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{closing theme} Mike & the Censations – Victim Of Circumstance Part 2 – Don’t Sell Your Soul (Luv’n’Haight)

foto © Chelsea Lauren

You got a taste when KING performed on Melting Pot, here’s your chance to see them at the Bootleg Theater this Friday, August 2nd! The band performed a very successful residency here in June, and they’ve returned once again, hopefully with even more new songs! Great chance to see one of the brightest rising stars in music courtesy of Melting Pot, make sure to send an e-mail to michael[at] by Thursday at 5pm if you want a chance to win!!!

In the meantime, as we wait for their performance and their upcoming full-length, here is their latest song, “In The Meantime”:

And the song/video that kicked off one of our longest running musical crushes (for lots of people, for a band without a full-length release, KING’s fans are VERY devoted to the band, with music this good it’s easy to see why):


4 Years in I hope you know the score, even if this is a few weeks late (better late than never, right?). Twenty of my favorite tracks from the past year on Melting Pot…Dig On It!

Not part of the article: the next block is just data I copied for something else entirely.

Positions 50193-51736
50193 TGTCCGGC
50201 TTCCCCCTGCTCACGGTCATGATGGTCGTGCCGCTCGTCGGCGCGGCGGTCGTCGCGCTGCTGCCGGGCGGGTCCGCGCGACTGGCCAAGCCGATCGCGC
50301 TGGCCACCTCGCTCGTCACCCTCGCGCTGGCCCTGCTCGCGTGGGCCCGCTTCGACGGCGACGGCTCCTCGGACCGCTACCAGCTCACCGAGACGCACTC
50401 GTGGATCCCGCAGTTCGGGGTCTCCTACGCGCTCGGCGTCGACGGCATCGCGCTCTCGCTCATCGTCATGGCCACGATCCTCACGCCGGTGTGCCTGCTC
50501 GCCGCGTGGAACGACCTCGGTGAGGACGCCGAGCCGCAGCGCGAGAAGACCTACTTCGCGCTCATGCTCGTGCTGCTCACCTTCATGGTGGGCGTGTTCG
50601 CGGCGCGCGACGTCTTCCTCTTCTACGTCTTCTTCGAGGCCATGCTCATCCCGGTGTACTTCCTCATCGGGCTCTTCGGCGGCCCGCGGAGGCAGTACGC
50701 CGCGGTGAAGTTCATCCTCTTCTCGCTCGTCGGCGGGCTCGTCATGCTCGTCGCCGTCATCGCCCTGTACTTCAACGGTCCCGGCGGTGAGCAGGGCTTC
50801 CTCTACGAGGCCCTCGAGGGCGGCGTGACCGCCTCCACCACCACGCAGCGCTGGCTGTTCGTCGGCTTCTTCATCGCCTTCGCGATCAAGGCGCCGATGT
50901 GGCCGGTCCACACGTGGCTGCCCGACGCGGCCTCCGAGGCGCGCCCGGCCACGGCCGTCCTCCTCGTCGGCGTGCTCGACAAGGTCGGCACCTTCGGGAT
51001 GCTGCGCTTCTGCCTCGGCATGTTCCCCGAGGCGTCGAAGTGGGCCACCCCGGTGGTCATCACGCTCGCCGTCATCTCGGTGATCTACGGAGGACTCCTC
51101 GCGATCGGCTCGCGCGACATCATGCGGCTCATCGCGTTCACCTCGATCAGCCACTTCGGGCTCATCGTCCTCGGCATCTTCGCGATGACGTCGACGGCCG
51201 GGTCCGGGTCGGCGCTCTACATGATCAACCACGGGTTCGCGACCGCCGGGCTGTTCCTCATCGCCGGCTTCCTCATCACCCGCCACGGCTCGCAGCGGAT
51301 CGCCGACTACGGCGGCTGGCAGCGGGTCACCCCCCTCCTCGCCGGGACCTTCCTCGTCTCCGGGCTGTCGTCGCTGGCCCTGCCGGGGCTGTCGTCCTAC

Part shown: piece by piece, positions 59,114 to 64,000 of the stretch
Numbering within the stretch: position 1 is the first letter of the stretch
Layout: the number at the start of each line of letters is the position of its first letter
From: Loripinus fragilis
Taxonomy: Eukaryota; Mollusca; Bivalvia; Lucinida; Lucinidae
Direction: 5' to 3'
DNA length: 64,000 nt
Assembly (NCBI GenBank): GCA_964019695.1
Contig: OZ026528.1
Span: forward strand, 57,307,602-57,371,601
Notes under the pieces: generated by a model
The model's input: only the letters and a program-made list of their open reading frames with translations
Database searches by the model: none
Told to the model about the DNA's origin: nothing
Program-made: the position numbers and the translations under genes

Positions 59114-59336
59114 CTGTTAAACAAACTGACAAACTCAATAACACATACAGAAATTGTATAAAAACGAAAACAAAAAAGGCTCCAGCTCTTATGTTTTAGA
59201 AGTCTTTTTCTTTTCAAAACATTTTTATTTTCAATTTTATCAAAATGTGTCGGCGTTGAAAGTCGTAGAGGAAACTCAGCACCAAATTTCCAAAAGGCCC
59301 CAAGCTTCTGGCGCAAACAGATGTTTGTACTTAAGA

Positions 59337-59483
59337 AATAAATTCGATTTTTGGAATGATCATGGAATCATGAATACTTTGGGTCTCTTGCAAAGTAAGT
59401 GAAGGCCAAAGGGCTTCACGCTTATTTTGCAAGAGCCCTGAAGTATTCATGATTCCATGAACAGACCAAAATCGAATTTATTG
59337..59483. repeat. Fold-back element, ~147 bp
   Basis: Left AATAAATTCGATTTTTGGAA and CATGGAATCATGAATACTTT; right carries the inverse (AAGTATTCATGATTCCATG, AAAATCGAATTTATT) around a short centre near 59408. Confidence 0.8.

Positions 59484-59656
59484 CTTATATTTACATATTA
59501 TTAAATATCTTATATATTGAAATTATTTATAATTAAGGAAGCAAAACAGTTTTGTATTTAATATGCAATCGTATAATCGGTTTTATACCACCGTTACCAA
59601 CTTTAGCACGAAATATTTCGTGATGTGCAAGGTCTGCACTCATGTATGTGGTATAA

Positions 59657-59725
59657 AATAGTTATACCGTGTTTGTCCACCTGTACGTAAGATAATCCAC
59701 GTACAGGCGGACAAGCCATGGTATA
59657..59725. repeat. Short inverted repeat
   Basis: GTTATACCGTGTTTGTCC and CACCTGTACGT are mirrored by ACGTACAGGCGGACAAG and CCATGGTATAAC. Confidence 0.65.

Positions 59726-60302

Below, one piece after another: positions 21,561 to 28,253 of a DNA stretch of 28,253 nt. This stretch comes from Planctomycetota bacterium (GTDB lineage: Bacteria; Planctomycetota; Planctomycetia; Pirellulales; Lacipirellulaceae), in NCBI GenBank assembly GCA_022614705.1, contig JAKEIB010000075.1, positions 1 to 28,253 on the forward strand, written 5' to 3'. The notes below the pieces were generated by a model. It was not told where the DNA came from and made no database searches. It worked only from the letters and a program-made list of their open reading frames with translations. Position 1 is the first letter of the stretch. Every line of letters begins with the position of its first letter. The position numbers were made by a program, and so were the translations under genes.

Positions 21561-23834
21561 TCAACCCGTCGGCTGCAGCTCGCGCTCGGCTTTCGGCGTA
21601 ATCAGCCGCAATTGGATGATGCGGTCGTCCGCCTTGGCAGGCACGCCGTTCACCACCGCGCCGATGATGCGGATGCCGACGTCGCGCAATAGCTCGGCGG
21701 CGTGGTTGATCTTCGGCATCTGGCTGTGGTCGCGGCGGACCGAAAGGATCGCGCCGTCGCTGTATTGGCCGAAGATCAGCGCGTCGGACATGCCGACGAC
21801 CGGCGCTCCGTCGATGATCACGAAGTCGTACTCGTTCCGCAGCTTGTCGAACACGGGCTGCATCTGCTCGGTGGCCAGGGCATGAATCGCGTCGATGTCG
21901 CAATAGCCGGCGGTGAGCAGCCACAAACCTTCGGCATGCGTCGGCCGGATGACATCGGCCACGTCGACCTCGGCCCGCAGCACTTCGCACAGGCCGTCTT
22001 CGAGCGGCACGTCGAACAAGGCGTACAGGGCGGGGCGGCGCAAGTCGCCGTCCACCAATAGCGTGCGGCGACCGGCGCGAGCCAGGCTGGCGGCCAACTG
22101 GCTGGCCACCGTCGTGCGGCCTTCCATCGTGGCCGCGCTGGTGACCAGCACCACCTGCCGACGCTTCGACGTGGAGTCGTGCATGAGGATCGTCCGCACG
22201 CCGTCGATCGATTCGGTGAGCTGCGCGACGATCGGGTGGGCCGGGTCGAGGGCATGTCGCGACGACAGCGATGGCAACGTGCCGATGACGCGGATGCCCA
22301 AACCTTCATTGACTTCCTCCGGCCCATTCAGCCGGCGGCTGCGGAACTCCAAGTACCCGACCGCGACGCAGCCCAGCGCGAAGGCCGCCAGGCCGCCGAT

Melting Pot’s Deepest Digs Volume 4

1. Lee Hazlewood – For One Moment – The Very Special World Of Lee Hazlewood (MGM)
2. Perez Prado – Black Magnolia – El Fabuloso (Dimsa)
3. Wilson Simonal – Meia Volta – Wilson Simonal (Odeon)
4. Lebron Brothers – Dance, Dance, Dance – Brother (Cotique)
5. Latin Blues Band – I’ll Be A Happy Man – Take A Trip Pussycat (Speed)
6. La Clave – Latin Slide – La Clave (Verve)
7. Lyn Collins – We Want To Parrty, Parrty, Parrty – 7” (People)
8. Research 1-6-12 – Can You Baby – In Research (Flick City)
9. Danny Schloss – In A Dream – Dreams And Illusons (Verve Forecast)
10. Demon Fuzz – Another Country – Afreaka! (Janus)
11. Mount Rushmore – Toe Jam – ’69 (Dot)
12. Edip Akbayaram & Dolstar – Daglar Dagladi Beni – 7” (Sayan)
13. Dionne Warwick – You’re Gonna Need Me – Just Being Myself (WB)
14. The Heads – Digging Your Head – Heads Up (Liberty)
15. Erkin Korsay – Yagmur – 7” (Istanbul)
16. Gas Mask – If You Just Think Of Me – Their First Album (Tonsil)
17. Mind Garage – Recessional – Again! (RCA)
18. Becky and Sandy – I Wish We’d All Been Ready – I Know Where I’m Going (Mission)
19. Siren – Wake Up My Children – Siren (Elektra)
20. JJ Barnes – You Owe It To Yourself Parts 1 & 2 – Born Again (Perception)


The Emotions – Blind Alley